The APC Peace Award was established in 2019 to give special recognition to those people who have made lasting contributions to APC’s priority areas. Due to Corona, APC events could not take place last year, so the 2020 Peace Award for Regine Kappeler and Alois Steger will be presented at the 15th APC in Krimml on June 25, 2021. The 2021 awards for Gal and Uzi Talit will be presented – also to honor their parents, who had been exemplary in the Givat Avoda camp – at the separate ceremony in Saalfelden, scheduled for the morning of June 25, 2021.
A tribute to the award winners by Ernst Löschner
It is a great honor for me to recognize the four personalities here individually, because they have all been closely associated with me and the goals of APC from the very beginning and have contributed very significantly to the development of APC.
The commitment of the articulate pedagogue Regine Kappeler to refugees is as exemplary as it is diverse. She has the special gift of discreet empathic attention that radiates trust and that conveys a sense of security. Although she did not receive any specific psychological training, she was able to bring about a catharsis in many of her “protégés”, helping them to overcome their traumas.
Regine, born in 1944, grew up in Mittersill and, despite many stays abroad, always remained closely connected to the Pinzgau region. After graduating from high school in Salzburg, she came to study languages first at the University of Vienna and then, in the early 1970s, at the University of Zurich, where she earned licentiate (diploma) degrees in French, Chinese and Russian. She taught all three languages as a high school teacher in Switzerland.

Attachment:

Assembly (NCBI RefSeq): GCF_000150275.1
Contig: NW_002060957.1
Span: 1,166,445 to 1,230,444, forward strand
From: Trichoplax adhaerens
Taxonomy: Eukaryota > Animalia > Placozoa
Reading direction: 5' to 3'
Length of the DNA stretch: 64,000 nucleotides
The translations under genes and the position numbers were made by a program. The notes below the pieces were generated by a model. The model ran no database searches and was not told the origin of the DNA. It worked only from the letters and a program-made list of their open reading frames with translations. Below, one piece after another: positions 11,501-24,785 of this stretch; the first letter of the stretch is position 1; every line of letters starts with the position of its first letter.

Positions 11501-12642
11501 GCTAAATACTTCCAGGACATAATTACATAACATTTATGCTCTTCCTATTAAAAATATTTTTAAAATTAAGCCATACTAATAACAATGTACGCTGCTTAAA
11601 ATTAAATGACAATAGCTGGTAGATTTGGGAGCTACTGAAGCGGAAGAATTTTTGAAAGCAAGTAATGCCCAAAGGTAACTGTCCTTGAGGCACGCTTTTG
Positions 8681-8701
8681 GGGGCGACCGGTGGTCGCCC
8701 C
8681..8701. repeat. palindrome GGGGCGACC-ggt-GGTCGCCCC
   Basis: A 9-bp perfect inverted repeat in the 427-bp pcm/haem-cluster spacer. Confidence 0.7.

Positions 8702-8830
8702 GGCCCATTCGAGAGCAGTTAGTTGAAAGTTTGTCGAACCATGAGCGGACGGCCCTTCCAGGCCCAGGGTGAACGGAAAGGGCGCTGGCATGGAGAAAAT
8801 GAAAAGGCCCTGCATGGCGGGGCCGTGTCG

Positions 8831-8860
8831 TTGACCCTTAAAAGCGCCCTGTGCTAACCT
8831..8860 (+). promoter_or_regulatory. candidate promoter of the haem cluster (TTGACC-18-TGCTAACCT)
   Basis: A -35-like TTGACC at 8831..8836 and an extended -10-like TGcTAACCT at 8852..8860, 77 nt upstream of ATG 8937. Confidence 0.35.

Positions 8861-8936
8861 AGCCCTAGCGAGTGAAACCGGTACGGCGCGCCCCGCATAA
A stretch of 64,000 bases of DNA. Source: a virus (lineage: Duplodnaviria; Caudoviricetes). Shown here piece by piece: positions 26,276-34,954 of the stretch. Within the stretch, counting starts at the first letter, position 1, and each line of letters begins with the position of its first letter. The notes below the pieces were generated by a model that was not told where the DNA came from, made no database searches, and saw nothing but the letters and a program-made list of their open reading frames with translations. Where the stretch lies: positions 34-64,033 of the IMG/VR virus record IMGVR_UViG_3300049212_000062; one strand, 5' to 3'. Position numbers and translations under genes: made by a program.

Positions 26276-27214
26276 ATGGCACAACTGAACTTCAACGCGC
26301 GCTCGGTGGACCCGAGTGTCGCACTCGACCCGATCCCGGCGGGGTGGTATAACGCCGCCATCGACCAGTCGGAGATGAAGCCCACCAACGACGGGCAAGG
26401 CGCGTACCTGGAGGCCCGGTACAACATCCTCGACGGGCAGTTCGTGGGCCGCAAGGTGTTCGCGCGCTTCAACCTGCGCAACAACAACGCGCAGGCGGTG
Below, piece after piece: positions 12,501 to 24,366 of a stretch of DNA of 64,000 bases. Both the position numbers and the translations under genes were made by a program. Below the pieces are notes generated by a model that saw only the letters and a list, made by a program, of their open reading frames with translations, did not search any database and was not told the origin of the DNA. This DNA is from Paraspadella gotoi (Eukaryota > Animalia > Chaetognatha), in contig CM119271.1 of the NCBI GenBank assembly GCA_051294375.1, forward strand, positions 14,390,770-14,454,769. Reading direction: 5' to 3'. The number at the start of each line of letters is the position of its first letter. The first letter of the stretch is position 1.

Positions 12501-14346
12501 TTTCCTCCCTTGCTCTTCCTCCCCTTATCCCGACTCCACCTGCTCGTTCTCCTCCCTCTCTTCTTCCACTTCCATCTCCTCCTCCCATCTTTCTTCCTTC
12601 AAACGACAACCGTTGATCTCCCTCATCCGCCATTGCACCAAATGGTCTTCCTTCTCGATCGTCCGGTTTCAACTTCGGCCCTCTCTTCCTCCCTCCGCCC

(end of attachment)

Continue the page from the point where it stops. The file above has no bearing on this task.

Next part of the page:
A new – and later also for APC particularly important – sphere of activity arose in Vienna from 1998, when Regine docked as a German teacher in the refugee home Ute Bock. What began with a few German lessons for refugee Chechens and Africans expanded over the years into a life’s work. Her work was not limited to language lessons, but she accompanied her protégés when they went to the authorities, to psychotherapy or to the hospital, she wrote letters of recommendation for them and helped them write letters or resumes. For many, Regine is the only Austrian they know well and trust.
In Krimml she supported in an inimitable way my plan that APC should not only commemorate the refugees of 1947: The refugees of today should also have their say. Thus, the Windbachalm – as the first stop on the annual APC Peace Hike – became a traditional focus of our engagement: Regine came every year from 2009 onwards with 10 to 20 young refugees from all over the world, some of whom told of their personal experiences of flight, sensitively moderated by Regine.
The APC Peace Award 2020 honors Regine as a person and organizer who has played a decisive role in ensuring that the refugees she has cared for at APC have always felt accepted as part of a group of Austrians who show them care and understanding.
Alois (Lois) Steger
Lois always walked barefoot to meet us, every year since the first APC Peace Hike in 2007. This was his way of “commemorating the picking up of the Jewish refugees”. There has been only one year (2013) when we had to cancel the crossing of the Krimmler Tauern due to heavy snowfall. Lois, however, did not let himself be dissuaded and nevertheless came to meet us as far as the Windbachalm from Kasern, barefoot of course.
Only afterwards had we learned that in 1997, 10 years before the founding of APC, Lois, together with other artists, had organized the South Tyrolean project “überGehen”, to commemorate the 50th anniversary of the flight of 1947. This project not only included a night hike by a few undaunted people in cold, wet weather from Kasern to the Krimmler Tauern, it was above all an outdoor installation of artworks, to which Lois had impressively designed 50 whitewashed mountain boots on high poles.